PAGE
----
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Diabetes mellitus is a hereditary illness caused by an alteration in sugar metabolism: diabetes causes alteration of blood vessels throughout the body, in particular, small vessels (capillaries), which carry blood to the tissues and exchange oxygen with for nourishment. Diabetic retinopathy is a localized manifestation of diabetes. Although every eye structure may be affected by the disease, the retina, rich in capillary vessels, is particularly affected by it. In the event that the blood hemorrhage extends to the vitreous body, the light rays can no longer pass through and reach the retina as is done under normal conditions, thus causes sudden loss of sight.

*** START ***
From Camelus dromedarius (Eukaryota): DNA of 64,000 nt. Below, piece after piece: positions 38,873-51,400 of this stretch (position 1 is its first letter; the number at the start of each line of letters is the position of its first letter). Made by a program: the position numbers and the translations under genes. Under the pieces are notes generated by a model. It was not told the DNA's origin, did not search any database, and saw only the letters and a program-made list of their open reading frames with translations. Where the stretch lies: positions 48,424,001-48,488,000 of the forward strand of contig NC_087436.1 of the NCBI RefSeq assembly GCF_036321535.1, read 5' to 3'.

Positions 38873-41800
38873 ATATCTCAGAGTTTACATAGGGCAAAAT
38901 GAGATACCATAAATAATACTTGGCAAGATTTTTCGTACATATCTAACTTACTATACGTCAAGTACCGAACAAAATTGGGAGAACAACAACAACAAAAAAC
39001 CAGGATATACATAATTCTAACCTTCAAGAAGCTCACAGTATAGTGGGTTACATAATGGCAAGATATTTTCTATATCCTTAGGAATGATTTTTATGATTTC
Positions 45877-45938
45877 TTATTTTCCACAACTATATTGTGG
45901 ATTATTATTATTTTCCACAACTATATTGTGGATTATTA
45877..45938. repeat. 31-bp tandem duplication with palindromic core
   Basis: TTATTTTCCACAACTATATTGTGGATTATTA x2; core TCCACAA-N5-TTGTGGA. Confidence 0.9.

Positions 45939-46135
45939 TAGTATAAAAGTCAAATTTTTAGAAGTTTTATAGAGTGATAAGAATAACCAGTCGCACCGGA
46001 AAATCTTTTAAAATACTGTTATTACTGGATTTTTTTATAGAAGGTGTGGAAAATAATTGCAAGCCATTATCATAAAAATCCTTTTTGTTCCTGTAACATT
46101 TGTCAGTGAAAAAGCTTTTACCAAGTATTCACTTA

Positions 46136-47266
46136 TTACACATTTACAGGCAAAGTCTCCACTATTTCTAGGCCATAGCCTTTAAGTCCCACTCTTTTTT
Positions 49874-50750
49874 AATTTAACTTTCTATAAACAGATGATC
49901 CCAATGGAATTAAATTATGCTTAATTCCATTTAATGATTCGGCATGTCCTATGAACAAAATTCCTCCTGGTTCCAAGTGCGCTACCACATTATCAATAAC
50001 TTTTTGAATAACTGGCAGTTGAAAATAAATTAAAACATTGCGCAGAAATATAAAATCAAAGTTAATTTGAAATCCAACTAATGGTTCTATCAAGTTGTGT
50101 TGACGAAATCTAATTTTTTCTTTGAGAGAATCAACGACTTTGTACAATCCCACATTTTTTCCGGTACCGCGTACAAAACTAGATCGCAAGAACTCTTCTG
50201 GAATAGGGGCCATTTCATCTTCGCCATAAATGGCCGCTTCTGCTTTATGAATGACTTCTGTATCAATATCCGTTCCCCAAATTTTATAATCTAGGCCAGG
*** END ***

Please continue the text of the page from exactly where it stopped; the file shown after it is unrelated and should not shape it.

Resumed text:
The retinal detachment caused by diabetic retinopathy is said to be traumatic: the neovasculars grow from the eye retina in the scaffold provided by the vitreous body. During this growth, membranes stick to the retina. Diabetic retinopathy usually affects the peripheral areas of the retina, but if the macula is affected, it may be possible, even at early stages, to obscure and reduce vision. Sudden vision loss may be due to intraocular hemorrhage or occlusion of a large vessel (thrombosis), which blocks the blood flow to the retina more or less completely.
In addition to the retinal fluoroangiography examination that allows for a detailed study of the retina and choroid blood circulation, the OCT (optical coherence tomography) is irreplaceable to complete the information provided by the former.